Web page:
6 March 2008 | Steffi_P
"Babylon has fallen, and Bill Crichton must play the game"
The silent films of Cecil B DeMille, scripted by his long-time collaborator (and mistress) Jeanie MacPherson were often bizarre, overwrought and sometimes just plain silly. Once in a while however they hit the nail right on the head. Male and Female, heavily adapted from JM Barrie's play The Admirable Crichton, is a powerful drama with some strong performances, DeMille's direction at its most lyrical, and MacPherson's storyline only occasionally veering off the rails.
The majority of DeMille films from this part of his career begin with a lengthy title card with some kind of moral or motto. However, Male and Female opens with images – the crashing sea, a sunset – before getting onto the intertitles. The typical DeMille silent would then follow this up by introducing us to each of the main characters with a title followed by a shot of them. Male and Female is no exception, but it works these introductions into the film's world and draws the audience in by making them point-of-view shots of a young servant peeping through the keyholes into his masters' and mistresses' bedrooms.
The acting style that DeMille had encouraged and developed in his silent pictures since the mid-1910s was largely naturalistic, but with the occasional broad theatrical gesture to highlight a dramatic moment. It was a style that reduced the need for intertitles, without resorting to ridiculous pantomiming. The two leads, Gloria Swanson and Thomas Meighan are both perfectly suited to this style. Meighan was probably the finest male actor DeMille had worked with since Sessue Hayakawa (in 1915's The Cheat), and his performance here is mesmerising. Swanson is also great as usual, although I have to say that although it was her run of pictures with DeMille that made her name, she didn't do her best work with him. Her talent was put to far better use in later features such as Queen Kelly and Sadie Thompson.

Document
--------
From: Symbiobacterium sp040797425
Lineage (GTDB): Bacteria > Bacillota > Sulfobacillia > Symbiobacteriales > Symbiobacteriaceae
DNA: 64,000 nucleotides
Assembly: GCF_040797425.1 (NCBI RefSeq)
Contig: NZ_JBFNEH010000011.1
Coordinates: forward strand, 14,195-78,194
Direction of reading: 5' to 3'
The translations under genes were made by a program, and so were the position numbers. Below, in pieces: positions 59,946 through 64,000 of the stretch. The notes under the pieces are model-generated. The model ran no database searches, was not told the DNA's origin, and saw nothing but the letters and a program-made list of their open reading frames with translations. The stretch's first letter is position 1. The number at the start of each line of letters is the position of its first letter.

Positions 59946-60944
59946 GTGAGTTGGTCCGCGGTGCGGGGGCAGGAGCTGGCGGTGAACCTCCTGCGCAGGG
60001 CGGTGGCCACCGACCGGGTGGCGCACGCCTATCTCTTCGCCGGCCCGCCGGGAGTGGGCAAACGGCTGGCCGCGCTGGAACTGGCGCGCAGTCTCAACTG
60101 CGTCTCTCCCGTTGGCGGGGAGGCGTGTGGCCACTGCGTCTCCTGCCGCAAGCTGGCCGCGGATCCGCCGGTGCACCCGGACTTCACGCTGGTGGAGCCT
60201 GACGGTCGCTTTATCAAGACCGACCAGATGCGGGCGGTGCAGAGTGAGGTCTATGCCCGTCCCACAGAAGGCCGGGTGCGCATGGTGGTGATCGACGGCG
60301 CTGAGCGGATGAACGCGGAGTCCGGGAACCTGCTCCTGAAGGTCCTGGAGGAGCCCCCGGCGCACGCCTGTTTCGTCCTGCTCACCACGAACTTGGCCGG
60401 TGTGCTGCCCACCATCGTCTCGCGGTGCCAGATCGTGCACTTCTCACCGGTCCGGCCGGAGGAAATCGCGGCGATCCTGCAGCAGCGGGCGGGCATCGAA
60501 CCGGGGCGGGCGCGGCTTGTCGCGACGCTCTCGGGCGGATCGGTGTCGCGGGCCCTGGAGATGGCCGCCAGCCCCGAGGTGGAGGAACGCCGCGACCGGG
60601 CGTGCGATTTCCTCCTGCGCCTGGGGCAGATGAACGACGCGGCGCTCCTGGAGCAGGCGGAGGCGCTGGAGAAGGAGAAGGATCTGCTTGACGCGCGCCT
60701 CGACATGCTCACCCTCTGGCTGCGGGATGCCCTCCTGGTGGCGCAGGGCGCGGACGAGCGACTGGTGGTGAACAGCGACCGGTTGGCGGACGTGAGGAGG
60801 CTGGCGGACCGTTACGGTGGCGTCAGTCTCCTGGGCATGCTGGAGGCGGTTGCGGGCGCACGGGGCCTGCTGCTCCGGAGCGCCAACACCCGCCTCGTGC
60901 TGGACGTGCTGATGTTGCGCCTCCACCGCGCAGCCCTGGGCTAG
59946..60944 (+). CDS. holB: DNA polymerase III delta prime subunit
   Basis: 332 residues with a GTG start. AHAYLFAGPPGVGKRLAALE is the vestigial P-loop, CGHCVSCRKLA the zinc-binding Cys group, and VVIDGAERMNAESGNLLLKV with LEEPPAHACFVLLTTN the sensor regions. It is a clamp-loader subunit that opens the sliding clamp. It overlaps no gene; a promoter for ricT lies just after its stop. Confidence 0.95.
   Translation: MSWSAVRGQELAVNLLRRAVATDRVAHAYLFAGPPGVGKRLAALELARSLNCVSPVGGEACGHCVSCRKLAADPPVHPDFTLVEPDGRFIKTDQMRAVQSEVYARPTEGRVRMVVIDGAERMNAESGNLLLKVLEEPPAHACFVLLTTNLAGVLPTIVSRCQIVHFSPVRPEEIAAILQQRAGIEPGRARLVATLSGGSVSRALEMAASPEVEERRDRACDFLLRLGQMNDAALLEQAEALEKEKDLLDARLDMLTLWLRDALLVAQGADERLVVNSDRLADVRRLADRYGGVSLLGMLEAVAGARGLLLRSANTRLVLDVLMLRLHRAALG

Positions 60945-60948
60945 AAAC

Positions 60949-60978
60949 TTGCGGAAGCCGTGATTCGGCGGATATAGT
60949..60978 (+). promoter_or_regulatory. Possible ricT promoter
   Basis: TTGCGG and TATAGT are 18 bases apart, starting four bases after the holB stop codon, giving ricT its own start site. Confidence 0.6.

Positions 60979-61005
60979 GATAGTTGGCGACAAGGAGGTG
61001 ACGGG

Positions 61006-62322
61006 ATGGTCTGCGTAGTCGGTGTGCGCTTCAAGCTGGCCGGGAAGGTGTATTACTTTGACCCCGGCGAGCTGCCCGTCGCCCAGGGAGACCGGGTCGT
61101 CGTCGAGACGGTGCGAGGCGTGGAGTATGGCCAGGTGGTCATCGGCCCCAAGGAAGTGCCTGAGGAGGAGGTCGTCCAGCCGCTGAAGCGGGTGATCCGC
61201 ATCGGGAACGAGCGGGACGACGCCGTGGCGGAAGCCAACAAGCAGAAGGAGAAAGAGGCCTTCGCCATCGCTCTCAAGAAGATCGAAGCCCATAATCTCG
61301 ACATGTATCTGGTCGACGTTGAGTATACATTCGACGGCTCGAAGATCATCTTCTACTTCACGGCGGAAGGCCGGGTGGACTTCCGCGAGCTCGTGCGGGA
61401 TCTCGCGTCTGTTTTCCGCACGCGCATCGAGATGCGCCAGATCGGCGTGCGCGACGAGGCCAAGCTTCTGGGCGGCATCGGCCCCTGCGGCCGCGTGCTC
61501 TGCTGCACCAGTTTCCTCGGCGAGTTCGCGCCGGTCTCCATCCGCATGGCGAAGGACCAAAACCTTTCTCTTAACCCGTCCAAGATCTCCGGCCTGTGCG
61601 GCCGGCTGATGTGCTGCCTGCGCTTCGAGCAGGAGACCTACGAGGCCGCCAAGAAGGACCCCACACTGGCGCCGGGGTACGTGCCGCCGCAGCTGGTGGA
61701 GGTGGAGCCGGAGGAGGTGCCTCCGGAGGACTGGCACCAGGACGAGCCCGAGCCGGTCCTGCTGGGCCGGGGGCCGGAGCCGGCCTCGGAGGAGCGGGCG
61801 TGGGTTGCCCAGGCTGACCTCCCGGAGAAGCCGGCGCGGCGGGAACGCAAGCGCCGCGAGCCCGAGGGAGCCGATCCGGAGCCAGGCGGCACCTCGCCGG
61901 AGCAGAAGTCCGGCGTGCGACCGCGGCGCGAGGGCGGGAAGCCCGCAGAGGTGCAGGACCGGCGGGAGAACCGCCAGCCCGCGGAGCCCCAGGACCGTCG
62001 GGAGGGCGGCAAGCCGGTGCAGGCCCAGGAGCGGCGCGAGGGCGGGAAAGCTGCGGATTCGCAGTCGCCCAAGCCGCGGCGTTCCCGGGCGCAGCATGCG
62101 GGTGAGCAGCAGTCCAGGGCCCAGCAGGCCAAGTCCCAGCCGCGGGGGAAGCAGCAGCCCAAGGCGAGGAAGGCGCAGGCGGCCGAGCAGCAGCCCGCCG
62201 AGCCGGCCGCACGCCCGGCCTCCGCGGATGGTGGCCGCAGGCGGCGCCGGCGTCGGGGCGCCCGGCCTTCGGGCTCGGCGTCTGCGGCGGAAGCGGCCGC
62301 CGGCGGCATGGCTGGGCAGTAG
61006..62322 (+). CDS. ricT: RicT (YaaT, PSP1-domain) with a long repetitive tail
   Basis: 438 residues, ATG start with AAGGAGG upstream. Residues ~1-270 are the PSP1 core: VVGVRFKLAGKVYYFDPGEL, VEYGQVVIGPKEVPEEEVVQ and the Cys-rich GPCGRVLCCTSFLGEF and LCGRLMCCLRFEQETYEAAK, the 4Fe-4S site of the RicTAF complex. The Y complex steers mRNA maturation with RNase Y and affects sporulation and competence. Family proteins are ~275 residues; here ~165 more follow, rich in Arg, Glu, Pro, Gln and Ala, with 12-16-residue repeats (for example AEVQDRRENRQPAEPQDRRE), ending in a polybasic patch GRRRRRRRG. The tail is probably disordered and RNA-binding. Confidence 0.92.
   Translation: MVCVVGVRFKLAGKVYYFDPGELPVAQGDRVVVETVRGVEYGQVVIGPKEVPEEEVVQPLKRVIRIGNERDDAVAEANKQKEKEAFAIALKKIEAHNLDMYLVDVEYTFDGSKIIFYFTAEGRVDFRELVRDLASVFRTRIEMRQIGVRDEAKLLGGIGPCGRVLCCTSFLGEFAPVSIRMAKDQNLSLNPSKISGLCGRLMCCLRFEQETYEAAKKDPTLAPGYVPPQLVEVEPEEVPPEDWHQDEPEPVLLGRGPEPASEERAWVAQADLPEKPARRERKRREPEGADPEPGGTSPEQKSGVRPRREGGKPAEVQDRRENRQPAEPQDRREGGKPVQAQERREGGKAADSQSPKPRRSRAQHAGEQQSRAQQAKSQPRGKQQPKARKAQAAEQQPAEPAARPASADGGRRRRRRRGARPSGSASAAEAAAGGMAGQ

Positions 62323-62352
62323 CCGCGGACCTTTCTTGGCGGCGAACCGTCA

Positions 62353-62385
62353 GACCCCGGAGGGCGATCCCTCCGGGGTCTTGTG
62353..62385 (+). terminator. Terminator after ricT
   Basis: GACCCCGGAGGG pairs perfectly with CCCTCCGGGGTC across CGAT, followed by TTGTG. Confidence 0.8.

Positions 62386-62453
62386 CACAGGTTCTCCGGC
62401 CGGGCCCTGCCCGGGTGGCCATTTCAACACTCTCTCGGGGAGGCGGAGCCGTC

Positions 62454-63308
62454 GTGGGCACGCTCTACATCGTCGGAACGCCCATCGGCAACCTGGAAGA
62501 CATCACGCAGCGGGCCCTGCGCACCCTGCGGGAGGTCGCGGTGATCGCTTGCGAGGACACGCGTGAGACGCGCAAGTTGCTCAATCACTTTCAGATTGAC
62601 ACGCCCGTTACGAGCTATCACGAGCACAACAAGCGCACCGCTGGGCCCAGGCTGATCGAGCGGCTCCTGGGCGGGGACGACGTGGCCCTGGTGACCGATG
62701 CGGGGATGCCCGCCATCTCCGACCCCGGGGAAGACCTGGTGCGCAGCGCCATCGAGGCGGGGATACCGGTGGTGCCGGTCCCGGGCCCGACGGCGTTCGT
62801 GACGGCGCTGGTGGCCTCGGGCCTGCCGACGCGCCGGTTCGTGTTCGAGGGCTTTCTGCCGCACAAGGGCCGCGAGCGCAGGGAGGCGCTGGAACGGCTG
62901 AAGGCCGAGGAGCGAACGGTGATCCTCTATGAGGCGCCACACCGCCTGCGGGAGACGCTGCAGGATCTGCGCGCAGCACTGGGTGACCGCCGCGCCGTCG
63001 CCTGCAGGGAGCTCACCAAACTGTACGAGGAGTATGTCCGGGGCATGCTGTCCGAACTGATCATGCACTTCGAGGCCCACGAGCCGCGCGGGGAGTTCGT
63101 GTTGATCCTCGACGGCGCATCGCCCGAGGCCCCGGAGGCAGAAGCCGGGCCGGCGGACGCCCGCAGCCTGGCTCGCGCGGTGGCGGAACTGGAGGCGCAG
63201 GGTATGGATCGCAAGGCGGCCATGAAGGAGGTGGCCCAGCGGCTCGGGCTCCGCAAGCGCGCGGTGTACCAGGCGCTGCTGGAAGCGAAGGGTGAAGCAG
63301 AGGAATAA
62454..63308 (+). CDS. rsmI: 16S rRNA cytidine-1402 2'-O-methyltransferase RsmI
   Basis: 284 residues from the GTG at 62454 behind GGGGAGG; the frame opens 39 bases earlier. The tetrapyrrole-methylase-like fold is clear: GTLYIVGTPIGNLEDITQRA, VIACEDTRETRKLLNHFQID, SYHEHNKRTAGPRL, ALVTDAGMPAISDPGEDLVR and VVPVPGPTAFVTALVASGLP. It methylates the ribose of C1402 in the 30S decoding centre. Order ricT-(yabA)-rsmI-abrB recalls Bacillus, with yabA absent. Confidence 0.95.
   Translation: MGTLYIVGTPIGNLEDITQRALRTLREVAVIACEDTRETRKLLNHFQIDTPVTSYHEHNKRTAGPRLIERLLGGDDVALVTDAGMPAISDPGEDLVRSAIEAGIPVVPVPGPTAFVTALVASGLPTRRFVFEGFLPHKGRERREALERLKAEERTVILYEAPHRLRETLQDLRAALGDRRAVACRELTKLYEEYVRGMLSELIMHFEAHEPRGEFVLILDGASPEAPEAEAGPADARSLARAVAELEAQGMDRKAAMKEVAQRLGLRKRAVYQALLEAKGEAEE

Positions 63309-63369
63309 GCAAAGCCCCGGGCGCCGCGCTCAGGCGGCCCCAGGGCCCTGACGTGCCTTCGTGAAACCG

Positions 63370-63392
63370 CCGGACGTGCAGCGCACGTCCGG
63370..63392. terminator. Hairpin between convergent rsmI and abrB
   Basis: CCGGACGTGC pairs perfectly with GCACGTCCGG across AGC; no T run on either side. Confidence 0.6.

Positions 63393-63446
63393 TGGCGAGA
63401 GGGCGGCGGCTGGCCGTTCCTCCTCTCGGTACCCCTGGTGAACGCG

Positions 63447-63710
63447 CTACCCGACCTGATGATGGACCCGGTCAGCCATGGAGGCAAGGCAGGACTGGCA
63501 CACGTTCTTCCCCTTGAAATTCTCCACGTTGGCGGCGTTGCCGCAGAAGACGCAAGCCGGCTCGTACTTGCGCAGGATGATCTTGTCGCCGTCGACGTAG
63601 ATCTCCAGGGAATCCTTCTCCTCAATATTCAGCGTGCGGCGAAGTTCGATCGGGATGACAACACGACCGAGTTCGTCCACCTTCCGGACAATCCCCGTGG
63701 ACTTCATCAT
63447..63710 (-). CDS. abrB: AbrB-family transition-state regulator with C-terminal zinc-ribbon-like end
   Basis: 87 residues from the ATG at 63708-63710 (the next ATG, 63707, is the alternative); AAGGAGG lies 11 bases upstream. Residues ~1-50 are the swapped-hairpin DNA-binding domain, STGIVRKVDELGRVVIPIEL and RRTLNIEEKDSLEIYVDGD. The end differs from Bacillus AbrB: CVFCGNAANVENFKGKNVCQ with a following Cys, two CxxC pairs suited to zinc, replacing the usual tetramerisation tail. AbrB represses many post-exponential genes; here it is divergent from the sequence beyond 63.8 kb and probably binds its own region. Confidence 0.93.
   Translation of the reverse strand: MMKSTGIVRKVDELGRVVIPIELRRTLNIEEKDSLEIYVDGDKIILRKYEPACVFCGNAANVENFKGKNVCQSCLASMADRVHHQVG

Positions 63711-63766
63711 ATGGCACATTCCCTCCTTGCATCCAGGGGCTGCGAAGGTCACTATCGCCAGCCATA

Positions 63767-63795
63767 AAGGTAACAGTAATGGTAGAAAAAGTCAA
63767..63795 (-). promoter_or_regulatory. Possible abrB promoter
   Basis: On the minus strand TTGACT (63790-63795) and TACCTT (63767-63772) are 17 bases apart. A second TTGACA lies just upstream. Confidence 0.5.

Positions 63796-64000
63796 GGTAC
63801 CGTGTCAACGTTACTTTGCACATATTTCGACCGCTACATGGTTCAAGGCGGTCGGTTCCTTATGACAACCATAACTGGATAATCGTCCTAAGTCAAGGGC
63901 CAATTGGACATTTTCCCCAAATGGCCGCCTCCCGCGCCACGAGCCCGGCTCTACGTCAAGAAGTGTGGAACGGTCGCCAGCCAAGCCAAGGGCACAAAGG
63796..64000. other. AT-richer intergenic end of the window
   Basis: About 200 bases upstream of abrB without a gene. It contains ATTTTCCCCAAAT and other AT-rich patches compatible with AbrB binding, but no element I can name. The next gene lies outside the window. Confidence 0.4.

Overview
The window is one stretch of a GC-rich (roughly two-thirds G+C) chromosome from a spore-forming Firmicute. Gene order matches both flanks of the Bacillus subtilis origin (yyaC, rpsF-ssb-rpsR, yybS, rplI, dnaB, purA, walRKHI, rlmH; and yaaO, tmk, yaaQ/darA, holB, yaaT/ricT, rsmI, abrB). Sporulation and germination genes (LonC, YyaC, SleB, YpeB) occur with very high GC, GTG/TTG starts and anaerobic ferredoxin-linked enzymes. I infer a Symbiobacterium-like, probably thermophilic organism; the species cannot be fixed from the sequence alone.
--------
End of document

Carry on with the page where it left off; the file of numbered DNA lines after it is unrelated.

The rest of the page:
Aside from the performances, it's the dramatic story and its presentation that makes Male and Female so memorable. Only the basic plot of Barrie's play remains, and this is a typical DeMille/MacPherson story of the reversal of fortune and forbidden love – probably the strongest of this kind that they did before the slant in DeMille's films became increasingly moralist (and, of course, religious). Although DeMille loved these tales of class and inequality (he was at that point a socialist as well as a Christian), it is the impossible love between the two leads that is at the heart of this story. The real tragedy of Male and Female has nothing to do with the selfish pomposity of the aristocrats – it is the fact that the love between the rich woman and the poor man can only exist in this fantasy world of the remote island. This is set up from the beginning with the subplot of Swanson's friend who marries her chauffeur and becomes a social outcast. The final scenes in which the various love triangles are resolved are incredibly moving.
The only significant wrong note in Male and Female is a brief and rather pointless flashback to ancient Babylon. These historical inserts had been en vogue since Griffith's Intolerance (a more influential film than some would have us believe), but this one is rather lacklustre and it's hard to see exactly how it fits the main story. It appears more of an excuse for DeMille to work in some epic grandeur (from 1918 to 1922 he only made contemporary dramas and comedies) and MacPherson to explore her interest in reincarnation. The story does need a dramatic highpoint at the stage where the flashback comes in, but they could have done better than the Babylon sequence. Overall however Male and Female is free of much of the preachiness, questionable morality and plot holes that mar many of Jeanie MacPherson's screenplays.
Male and Female was Paramount's highest grossing film of 1919, which is no surprise. DeMille's steady flow of captivating images and his emphasis on acting performances are at their best here. In certain aspects it may appear dated, but as with many of DeMille's films we have to suspend our dependence on realism and plausibility. Of course, the island where the action takes place, with its convenient abundance of edible wildlife, sailing distance from England yet remote enough to be shipwrecked for two years, could never really exist – but it's an unreal place created to serve the story. Taken as the silent melodrama that it is, this is a stunning motion picture.